Body language expert: Soldier was right in shooting terrorist

An expert on body language, Dr. Amir Helmer, has published an examination into the video of an IDF soldier shooting a neutralized terrorist in Hevron.

By analyzing it second by second, he found that the soldier's explanation is accurate and that the terrorist did pose an immediate threat during the seconds before the soldier fired.

During an interview with Arutz Sheva, Dr. Helmer spoke about the clip and what led him to his conclusions. "It interested me to examine the video because the soldier said that he saw the terrorist move. I was interested to know if that was correct. The politicians said that it was wrong and that he acted excessively. I took the clip and I saw that, before he arrived, people were yelling not to touch the terrorist because he may have an explosive.

"It was this situation into which the soldier entered. We see him talk to an officer or soldier, then turn his attention to the fact that the terrorist moved. This means that the soldier's comments were correct and accurate."

"That officer or soldier took something from him, so it would be easier for the soldier who shot to use his weapon. He moved people away from the firing line, they moved and then he fired a single shot. Not a burst and not excessively, but rather a single bullet," Dr. Helmer continued.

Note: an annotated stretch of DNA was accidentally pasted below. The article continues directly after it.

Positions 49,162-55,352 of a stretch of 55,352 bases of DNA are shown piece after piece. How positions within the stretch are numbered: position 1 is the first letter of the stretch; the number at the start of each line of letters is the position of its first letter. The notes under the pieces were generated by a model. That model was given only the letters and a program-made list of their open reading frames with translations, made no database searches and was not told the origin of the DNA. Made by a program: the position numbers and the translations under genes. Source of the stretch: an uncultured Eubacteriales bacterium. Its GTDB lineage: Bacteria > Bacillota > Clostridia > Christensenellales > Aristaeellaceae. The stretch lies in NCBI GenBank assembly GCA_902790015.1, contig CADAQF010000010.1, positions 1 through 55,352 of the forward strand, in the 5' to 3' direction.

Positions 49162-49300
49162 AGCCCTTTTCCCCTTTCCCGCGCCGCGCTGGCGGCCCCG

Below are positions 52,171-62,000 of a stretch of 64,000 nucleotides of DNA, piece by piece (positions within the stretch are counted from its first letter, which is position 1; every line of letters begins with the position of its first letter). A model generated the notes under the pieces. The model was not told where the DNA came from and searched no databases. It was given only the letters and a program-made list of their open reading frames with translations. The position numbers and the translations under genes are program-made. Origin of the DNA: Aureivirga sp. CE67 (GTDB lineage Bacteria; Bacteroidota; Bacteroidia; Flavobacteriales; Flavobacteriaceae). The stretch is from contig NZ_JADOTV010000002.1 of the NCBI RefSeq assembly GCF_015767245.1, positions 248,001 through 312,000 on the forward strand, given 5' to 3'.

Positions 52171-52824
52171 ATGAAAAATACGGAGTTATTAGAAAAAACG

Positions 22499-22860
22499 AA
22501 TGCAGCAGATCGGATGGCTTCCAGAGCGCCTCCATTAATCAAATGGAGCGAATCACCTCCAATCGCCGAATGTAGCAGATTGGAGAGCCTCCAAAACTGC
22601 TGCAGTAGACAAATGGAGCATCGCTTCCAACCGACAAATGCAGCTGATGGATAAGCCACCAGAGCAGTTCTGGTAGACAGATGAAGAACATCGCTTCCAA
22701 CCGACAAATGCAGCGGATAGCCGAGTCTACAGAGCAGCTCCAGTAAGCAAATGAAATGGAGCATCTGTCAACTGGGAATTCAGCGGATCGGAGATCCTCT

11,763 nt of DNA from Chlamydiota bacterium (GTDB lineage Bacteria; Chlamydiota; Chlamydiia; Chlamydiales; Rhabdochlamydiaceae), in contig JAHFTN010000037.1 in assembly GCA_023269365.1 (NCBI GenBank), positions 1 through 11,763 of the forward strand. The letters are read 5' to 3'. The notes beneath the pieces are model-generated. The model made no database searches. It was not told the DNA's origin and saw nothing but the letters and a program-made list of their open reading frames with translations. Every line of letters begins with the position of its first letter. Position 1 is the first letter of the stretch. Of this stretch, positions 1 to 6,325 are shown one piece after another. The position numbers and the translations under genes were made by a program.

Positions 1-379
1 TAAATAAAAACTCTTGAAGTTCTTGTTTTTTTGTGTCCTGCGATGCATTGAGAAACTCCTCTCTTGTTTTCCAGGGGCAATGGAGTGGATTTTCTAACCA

"The terrorist moved his head and his arm together. The movement of the hand is suitable for someone who is activating an explosive, meaning that the suspicion was real. His clothes, too. Even though it was a warm day he wore several layers, which raises the suspicion of an explosive. This means that the soldier's manner was justified and that he acted correctly. He identified the intention and immediately acted just as the army trained him to do and just as the Minister of Defense did when he was in Sayeret Matkal."

Helmer continued: "If there was an explosive belt, he would have been a hero. No one would be talking about a 'lapsed soldier' or a murderer. They would have called him a hero. This is a very fine line and it's difficult for us to decide, in this third intifada when we require the soldiers to check again and again. Why again and again, after he stabbed someone? He already carried out a stabbing."

In light of these findings, Dr. Helmer was asked if he thinks his professional analysis would cause him to be labeled as "right wing" by the media. He answered that his findings have no relevance to his political positions on issues, though "If they still asked me, then I am not right-wing. There are very clear facts here. The soldier acted according to what he felt was right at the time that he saw an immediate and clear threat."

Helmer acknowledged that various officials have pointed to the fact that six minutes passed between the attack and the shooting. However, he countered that the clip shows the soldier only arrived at the scene seconds before he saw movement and fired. Had it been a soldier who was present for several minutes and only then shot the terrorist, it would be a different issue.

To conclude, Dr. Helmer agreed it is unlikely that the politicians and journalists who severely bashed the soldier would retract their statements should they be proven wrong.

Source: http://www.israelnationalnews.com/News/News.aspx/210048

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